Thursday, November 19, 2009

Bristle-leaved Sedge

Here’s a nice green patch on the hillside. It looks sort of out of place with all the surrounding brown. This plant is not a grass. This is a prime specimen of Bristle-leaved Sedge, Carex eburnea.

While sedges are more typically found in wet or moist areas, this particular species grows in dry upland limestone areas. It’s a fairly common plant in the more shaded parts of the barrens.

When it grows in colonies, a thick mat of wiry leaves develops. Older plants usually show a mix of dead leaves among the new green leaves, but the green color prevails for most of the year. This clump looks as though someone sank into the ground and left only their hair exposed. I can imagine the whole clump turning to reveal a dirty face.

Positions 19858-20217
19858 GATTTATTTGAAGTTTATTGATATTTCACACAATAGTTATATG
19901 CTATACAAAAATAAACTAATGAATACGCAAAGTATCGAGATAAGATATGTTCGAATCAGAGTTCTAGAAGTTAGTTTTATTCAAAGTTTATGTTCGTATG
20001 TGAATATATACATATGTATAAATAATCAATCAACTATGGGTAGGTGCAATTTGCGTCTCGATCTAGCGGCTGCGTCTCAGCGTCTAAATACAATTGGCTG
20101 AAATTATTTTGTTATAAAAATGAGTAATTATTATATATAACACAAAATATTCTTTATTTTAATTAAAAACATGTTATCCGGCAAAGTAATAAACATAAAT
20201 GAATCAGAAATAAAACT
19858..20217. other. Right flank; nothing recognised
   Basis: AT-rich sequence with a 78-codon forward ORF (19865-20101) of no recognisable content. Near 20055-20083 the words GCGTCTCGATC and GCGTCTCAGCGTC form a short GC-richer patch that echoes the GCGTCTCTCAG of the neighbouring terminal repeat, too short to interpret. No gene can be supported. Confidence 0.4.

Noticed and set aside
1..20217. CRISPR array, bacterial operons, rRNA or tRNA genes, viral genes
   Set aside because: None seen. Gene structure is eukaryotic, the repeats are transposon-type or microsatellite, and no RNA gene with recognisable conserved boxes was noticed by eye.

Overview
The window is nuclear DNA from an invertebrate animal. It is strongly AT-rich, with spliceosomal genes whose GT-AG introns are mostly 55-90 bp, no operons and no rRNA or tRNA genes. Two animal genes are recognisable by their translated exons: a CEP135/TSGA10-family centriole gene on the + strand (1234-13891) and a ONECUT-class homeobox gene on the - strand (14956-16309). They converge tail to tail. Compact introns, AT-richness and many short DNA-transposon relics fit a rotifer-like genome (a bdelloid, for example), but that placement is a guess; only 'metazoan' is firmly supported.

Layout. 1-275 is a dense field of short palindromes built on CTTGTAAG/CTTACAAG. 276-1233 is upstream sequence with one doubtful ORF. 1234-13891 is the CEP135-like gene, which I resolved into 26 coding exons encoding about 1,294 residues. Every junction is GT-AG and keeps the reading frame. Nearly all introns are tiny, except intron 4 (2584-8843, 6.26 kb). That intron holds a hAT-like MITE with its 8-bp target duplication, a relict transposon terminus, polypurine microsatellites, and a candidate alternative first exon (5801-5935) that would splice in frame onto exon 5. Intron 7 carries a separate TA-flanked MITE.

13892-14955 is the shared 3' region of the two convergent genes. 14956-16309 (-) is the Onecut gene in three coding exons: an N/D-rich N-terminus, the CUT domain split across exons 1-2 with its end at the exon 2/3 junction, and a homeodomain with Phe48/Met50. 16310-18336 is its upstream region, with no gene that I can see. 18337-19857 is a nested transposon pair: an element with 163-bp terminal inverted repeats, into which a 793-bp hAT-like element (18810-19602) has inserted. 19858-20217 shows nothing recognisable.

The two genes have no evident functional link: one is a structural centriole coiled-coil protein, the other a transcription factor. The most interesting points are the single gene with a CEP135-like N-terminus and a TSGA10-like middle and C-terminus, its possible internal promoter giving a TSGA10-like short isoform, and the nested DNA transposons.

The leaves are very thin and tough. I think this would make a very attractive ground cover. A solid mat on a steep bank would be nearly indestructible.

It’s not uncommon to see the formation of new clumps of this sedge. It’s not one I’ve tried growing from seed, but I think I may try it next year.

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